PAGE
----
The lifting of the ban on Genetically Modified Organism (GMO) food in Kenya has attracted mixed reactions among Kenyans and different organizations that advocate for consumption of indigenous food.
The cabinet that lifted the ban noted that they have done a wide consultation from the experts and as a way to control hunger that is being experienced in different parts of the country, they settled on giving it a try to increase the response to the drought ravaging parts of the country.
Safety of GMO
PELUM Kenya, an organization that comprises 57 different groups and advocates for small farmers to embrace agro ecology conducted training on farmers from Rift-Western Kenya Zone to sensitize them on GMO and why them, as agro ecological champions are against it.
Beth Omae who is the zonal coordinator said that in agro ecology, they embrace art, science and technology but as champions, they want to ensure that food security is enhanced in the country.
“There was a test that was done by a scientist called Erick Seralini whereby he tried the GMO maize on some rats and they turned out to have a big tumor in their body and that’s evident that it is not safe for human consumption. We want to make sure that we have food that is safe and good for our health,” she said.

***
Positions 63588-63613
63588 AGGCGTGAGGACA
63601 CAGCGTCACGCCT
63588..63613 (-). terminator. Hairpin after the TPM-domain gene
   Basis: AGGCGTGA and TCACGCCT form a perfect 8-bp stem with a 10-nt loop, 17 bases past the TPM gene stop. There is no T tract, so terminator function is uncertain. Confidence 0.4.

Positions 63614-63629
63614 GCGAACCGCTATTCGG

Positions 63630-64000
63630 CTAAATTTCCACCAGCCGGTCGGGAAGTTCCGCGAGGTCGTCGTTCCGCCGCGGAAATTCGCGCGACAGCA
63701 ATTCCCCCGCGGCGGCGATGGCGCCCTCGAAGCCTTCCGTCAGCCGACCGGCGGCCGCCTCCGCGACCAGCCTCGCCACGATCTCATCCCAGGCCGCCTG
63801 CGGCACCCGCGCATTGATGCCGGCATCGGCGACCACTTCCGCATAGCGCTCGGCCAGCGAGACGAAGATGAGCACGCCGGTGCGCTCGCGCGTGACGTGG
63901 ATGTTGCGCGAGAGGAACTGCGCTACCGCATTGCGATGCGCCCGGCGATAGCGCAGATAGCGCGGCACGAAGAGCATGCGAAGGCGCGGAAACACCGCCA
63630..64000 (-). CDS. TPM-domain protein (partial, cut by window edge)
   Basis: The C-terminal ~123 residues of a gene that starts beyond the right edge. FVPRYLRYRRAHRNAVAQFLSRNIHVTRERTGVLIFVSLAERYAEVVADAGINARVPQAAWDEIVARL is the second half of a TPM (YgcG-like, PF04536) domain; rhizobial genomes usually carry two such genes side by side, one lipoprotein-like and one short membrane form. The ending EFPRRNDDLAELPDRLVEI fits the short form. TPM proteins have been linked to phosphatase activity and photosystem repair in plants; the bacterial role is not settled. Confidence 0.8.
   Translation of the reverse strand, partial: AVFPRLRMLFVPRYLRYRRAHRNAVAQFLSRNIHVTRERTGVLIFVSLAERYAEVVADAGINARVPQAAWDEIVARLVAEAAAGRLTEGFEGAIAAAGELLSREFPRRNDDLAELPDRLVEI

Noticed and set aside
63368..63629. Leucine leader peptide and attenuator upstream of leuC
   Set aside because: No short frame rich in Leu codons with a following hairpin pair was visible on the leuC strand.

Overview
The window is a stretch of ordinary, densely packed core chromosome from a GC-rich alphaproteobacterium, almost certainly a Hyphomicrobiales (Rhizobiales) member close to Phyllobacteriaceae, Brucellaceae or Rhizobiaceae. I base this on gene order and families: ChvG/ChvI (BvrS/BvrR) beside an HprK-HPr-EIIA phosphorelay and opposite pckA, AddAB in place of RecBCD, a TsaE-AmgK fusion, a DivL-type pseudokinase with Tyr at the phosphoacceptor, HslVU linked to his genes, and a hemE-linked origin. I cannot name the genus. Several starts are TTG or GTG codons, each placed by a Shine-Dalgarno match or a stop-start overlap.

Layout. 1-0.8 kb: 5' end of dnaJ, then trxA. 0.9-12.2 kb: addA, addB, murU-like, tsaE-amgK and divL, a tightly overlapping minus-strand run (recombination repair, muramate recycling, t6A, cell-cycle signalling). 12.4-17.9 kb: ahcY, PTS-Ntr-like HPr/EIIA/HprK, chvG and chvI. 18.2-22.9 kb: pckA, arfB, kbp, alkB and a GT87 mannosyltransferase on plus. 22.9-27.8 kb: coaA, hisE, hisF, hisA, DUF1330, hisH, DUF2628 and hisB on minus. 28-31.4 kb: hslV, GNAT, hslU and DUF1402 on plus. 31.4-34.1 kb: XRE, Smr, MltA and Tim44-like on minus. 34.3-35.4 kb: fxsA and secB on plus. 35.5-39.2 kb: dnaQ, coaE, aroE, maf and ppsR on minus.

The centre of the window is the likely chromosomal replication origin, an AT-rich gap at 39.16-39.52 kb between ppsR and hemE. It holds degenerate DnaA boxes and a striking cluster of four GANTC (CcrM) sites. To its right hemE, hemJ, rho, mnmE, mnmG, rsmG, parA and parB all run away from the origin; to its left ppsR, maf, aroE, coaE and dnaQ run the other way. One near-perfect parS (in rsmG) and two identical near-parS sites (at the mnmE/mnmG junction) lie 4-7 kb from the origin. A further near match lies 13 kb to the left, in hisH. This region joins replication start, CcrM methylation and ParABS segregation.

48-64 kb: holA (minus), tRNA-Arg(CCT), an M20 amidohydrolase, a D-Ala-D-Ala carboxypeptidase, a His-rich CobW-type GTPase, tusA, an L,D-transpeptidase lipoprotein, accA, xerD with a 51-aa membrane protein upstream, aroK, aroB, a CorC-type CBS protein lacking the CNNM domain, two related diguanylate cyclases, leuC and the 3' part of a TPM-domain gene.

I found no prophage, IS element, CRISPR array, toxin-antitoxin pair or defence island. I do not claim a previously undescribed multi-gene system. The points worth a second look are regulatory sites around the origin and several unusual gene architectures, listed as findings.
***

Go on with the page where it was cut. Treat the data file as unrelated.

Agro ecological champions
She went ahead to ask the government to engage the agro ecological champions for them to put across their opinion on why they are against the decision of allowing the discussion of GMO being incorporated in the agriculture system in the country.
The Anglican Development Services (ADS) western region led by Samuel Akollo, the programs manager also disputed the decision by the cabinet saying that the government should look at the food security in wholesomeness and ensure the actualization of the constitution article 11 section 3b.
The article says that the parliament will enact legislation that will protect the indigenous seed and plant varieties for the community and the useful of the community but as per now nothing has been done to protect the ecosystem.
Akollo noted that the government needs to sit with the stakeholders and discuss the safety of the indigenous seed and the safety of GMO on human health.